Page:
Implement the bubble sort algorithm.
The bubble sort is so called because it compares adjacent items, "bubbling" the smaller one up toward the beginning of the list. By comparing all pairs of adjacent items starting at the end of the list, the smallest item is guaranteed to reach the beginning of the list at the end of the first pass.
The second pass begins again at the end of the list, ultimately placing the second smallest item in the second position in the list. During the second pass, there is no need to compare the first and second items, since the smallest element is guaranteed to be in the first position.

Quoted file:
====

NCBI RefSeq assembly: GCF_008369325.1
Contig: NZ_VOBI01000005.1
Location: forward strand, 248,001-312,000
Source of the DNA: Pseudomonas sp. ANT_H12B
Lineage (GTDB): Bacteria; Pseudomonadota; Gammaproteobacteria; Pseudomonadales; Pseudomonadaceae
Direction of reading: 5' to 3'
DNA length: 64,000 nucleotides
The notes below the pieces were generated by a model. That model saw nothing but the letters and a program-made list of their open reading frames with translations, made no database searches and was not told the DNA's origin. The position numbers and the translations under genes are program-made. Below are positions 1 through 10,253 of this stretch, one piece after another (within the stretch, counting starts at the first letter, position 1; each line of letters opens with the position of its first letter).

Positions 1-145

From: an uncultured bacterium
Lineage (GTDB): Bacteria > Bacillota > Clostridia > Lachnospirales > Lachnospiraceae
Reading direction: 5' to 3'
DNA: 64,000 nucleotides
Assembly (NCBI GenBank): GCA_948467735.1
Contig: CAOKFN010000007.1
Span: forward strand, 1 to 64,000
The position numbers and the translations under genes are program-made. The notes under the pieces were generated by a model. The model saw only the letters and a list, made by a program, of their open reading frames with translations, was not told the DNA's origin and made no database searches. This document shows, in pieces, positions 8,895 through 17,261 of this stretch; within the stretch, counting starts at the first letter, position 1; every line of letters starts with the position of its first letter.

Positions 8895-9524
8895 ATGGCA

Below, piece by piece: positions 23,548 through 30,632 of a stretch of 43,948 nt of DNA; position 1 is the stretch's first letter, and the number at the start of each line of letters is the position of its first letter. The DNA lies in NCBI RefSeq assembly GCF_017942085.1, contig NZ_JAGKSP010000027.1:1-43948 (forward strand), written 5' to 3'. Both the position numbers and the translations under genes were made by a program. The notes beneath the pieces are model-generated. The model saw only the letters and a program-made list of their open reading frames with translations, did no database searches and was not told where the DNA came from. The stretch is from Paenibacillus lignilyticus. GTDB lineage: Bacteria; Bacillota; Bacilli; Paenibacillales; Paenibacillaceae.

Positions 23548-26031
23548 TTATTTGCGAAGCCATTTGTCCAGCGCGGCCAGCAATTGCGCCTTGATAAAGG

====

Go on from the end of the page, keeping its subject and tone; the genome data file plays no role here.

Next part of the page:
Bubble sort takes at most n-1 passes for a list of n items. During the first pass, n-1 pairs need to be compared. During the second pass, n-2 pairs need to be compared. During the ith pass, n-i pairs need to be compared. During the last pass, n-(n-1) or one pair needs to be compared. If, during any pass, no two adjacent items need to be interchanged, the list is in order and the sort can terminate. If it continues, no further interchanges will occur.
Bubble sort sometimes is called interchange sort or exchange sort. A variation on the bubble sort starts each pass at the beginning of the list, interchanging items as needed so that a larger item "sinks" below a smaller item following each comparison. Such a sort might be called a "rock sort," but this term is not in common usage. Bubble sort is easily modified to put elements in descending order (with the largest element at the beginning of the list).